- It’s not clear if a newly approved Alzheimer’s drug is safe and effective.
- Even as many neurologists doubt Aduhelm’s benefits, they stand to make more money if they prescribe it.
- Experts say it’s the latest example of the overdue need for reform to the US healthcare system.
- See more stories on Insider’s business page.
A controversial new Alzheimer’s disease drug has turned into a Rorschach test, Dr. G. Caleb Alexander said.
Alexander, an epidemiologist and expert on drug safety and effectiveness is a member of the Food and Drug Administration’s advisory committee. That committee overwhelmingly recommended against approving the drug Aduhelm last November, saying it hadn’t shown it was effective. Even so, the FDA bucked the panel’s advice and approved the new Alzheimer’s drug in June.
While many doctors are unconvinced about the drug’s benefits, but the FDA has left it up to physicians to interpret the data and decide whether to prescribe it. Some may view the drug as a viable treatment option where others don’t.
Alexander and other experts said a large pool of patients clamoring for any treatment options and how doctors are paid for drugs like Aduhelm could drive prescriptions.
Under Medicare Part B, the government’s insurance system that pays for medical treatments given as infusions like Aduhelm, doctors are reimbursed for the average selling price, plus an extra 6%.
This is a “fundamentally flawed” part of America’s healthcare system, said Craig Garthwaite, a professor of strategy at Northwestern University’s Kellogg School of Management.
“Aduhelm is the perfect storm of things to illustrate that we really need to do something about Part B pricing,” Garthwaite told Insider. “This system has needed reform for a while.”
Being an IV infusion and carrying a high price could spur doctors to use Aduhelm
Two factors that have nothing do with Aduhelm’s medical benefits could drive prescriptions.
First, infused drugs like Aduhelm are covered under Medicare Part B. In addition to adding giving doctors an extra 6% of the drug’s cost, Medicare also pays doctors to infuse the medicine. That still doesn’t include extra fees that may come from lab or blood tests.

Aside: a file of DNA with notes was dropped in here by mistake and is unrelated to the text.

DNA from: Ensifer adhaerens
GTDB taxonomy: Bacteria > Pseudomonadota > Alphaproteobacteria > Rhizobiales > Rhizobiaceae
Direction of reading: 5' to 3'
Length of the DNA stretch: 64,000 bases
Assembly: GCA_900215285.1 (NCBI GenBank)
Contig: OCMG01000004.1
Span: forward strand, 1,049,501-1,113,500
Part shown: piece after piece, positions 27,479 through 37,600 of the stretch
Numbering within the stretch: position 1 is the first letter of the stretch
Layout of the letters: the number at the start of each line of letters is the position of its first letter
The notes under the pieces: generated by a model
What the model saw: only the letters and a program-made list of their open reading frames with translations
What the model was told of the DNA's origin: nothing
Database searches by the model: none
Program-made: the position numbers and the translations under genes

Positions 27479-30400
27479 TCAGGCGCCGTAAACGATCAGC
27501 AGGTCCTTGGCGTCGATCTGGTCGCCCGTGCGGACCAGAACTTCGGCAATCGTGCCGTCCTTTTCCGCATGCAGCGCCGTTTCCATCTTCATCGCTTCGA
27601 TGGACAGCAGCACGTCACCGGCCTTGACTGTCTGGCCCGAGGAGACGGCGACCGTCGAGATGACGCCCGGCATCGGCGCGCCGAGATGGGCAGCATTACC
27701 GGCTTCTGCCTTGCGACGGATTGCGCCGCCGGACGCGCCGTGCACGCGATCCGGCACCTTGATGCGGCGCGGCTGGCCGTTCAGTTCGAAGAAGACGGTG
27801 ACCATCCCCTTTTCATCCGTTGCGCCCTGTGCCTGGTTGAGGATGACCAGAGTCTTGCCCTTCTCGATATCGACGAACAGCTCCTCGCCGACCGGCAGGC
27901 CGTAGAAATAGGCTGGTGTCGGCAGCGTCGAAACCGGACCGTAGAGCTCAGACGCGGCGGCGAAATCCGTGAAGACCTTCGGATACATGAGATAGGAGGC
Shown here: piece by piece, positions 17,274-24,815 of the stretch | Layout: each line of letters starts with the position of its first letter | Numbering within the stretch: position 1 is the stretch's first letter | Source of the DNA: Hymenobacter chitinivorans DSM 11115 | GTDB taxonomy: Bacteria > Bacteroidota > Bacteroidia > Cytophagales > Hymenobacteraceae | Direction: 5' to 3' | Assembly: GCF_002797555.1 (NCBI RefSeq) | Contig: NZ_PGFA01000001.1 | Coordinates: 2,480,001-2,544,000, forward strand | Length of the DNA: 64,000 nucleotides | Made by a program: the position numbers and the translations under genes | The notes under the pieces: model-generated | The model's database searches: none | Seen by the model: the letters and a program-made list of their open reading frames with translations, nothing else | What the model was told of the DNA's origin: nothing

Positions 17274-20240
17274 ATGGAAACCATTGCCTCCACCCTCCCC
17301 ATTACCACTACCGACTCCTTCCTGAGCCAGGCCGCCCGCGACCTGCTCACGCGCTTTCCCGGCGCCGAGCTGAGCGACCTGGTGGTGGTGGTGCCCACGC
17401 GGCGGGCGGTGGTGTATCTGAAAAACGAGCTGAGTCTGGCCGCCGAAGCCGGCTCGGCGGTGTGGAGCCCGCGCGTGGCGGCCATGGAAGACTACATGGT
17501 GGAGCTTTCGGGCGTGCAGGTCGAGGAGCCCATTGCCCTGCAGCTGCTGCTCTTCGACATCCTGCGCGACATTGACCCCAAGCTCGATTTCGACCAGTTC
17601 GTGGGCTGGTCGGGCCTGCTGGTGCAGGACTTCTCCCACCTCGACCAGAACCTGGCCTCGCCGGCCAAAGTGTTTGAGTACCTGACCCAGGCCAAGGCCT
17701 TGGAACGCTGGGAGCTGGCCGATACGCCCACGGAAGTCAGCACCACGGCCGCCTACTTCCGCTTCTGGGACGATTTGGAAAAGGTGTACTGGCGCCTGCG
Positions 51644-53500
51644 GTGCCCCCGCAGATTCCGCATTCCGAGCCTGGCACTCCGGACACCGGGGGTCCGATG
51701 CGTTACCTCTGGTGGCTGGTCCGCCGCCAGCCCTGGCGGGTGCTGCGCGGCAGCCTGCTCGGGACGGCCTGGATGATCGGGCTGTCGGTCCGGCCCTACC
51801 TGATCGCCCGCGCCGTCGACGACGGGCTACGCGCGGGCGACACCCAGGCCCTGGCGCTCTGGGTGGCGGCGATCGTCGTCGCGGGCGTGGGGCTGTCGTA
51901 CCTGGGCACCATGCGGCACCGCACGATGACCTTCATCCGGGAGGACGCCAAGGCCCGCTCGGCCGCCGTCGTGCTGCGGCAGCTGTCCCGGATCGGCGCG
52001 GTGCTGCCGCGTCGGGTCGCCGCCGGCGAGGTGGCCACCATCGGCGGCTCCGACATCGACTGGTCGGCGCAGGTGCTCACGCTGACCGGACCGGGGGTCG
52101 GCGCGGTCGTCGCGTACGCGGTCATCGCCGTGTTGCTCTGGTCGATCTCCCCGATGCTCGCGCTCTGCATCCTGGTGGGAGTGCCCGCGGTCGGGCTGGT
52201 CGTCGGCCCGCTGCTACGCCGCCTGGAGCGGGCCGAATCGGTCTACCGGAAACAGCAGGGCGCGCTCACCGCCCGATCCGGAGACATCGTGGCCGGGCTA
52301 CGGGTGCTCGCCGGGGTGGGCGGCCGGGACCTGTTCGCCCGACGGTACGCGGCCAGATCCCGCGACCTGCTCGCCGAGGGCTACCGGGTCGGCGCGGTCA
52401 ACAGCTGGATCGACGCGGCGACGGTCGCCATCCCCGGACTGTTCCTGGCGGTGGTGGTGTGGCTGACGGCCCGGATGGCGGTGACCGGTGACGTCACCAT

Secondly, the drug developer Biogen set a higher-than-expected list price for Aduhelm at $56,000 for a typical year of treatment.
Experts estimate that practices will make between $2,000 and $4,000 annually for each patient on Aduhelm.
An employer group that purchases healthcare benefits criticized the reimbursements in a letter to congressional leaders sent Monday.
“Medicare’s flawed Part B payment policy provides a financial incentive to clinicians to prescribe higher cost therapeutics drugs,” Employers’ Prescription for Affordable Drugs wrote.
The way doctors are paid for infused drugs isn’t new, but it can help explain how the US pays so much for medicine. A similar quandary developed a decade ago when many doctors kept using a more expensive eye treatment over a cheaper but comparable alternative.
Bernstein industry analyst Ronny Gal said Aduhelm “could become a major profit center” for neurology practices.
“Aduhelm’s high price may [give] physicians pause on ethical grounds, but from a purely economic perspective the high price enhances provider economics,” Gal wrote.
Already, Cleveland Clinic neurologist Marwan Sabbagh anticipates a surge in doctors training to become behavioral neurologists in the next few years.
Aduhelm’s weight on Medicare could spur more drug-price reform talks
With several million Americans diagnosed with Alzheimer’s, Aduhelm could break the Medicare system, experts said.
Analysts estimate Medicare could pay anywhere from $6 billion to $29 billion per year for Aduhelm — far more than any other Part B drug, according to a recent New York Times analysis.
The budget threat could spur drug-pricing reform, especially given Aduhelm’s high price and unproven benefits.
“$56,000 is not the price of hope,” Garthwaite said. “That’s the price of a drug that works.”